“Terror and beauty are woven into the fringes of things both great and small.”

Dillard croppedSurely the first test of  wonderful writing is whether it can recaptivate the reader who returns a second, third, or fourth time.  Annie Dillard’s essay “Seeing” passes that test. For her, seeing leads to understanding, which can then lead to transformation.  Her closing lines describe being moved by the beautiful way a tree  was reflecting light.  She writes: “Gradually the lights went out in the cedar, the colors died, the cells unflamed and disappeared.  I was still ringing.  I had been my whole life a bell, and never knew it until at that moment I was lifted and struck.”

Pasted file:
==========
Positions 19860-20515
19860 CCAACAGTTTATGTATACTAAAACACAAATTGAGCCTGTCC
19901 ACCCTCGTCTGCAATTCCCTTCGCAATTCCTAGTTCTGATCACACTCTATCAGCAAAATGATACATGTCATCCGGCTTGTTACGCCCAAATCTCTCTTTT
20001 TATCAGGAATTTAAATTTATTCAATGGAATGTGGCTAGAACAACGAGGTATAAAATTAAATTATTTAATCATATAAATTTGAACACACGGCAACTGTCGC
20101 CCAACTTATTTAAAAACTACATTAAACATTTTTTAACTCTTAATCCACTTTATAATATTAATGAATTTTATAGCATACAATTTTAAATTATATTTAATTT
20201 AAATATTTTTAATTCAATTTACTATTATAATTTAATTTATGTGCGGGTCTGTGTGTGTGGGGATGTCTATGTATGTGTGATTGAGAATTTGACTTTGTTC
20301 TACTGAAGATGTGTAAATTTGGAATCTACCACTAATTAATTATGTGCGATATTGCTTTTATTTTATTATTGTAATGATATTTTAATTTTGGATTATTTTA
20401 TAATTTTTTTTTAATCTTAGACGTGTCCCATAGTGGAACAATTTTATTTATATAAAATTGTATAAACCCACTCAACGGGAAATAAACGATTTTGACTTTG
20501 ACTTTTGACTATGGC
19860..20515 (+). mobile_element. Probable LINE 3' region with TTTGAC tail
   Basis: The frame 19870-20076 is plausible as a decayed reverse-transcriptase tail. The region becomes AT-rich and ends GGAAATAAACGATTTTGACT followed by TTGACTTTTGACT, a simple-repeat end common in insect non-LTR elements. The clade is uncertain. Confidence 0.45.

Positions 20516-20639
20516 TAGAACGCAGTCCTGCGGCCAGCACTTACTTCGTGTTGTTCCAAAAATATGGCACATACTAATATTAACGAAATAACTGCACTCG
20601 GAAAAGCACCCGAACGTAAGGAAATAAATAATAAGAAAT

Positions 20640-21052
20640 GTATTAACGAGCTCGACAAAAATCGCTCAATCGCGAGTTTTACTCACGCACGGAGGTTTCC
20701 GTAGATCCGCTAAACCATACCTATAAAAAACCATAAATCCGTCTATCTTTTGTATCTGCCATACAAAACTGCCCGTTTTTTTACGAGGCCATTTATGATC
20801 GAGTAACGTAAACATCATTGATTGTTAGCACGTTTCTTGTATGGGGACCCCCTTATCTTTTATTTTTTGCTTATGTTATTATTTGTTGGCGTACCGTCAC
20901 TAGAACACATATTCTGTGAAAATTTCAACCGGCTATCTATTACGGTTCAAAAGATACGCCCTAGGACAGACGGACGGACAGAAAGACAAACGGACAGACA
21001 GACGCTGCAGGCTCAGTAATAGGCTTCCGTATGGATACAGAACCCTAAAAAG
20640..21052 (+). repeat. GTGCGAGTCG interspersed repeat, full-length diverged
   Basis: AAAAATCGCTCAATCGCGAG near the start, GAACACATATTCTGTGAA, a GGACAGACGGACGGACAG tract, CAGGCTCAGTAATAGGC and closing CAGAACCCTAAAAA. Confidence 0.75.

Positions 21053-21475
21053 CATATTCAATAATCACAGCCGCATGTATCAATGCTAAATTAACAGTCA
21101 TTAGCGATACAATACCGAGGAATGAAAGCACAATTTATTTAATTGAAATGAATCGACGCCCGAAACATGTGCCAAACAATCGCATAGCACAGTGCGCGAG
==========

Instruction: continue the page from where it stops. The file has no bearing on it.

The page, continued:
Annie Dillard, Pilgrim at Tinker Creek (Toronto, Bantam Books, 1974), 26.

This entry was posted in memoir and tagged , , , , . Bookmark the permalink.

Leave a Reply

Your email address will not be published. Required fields are marked *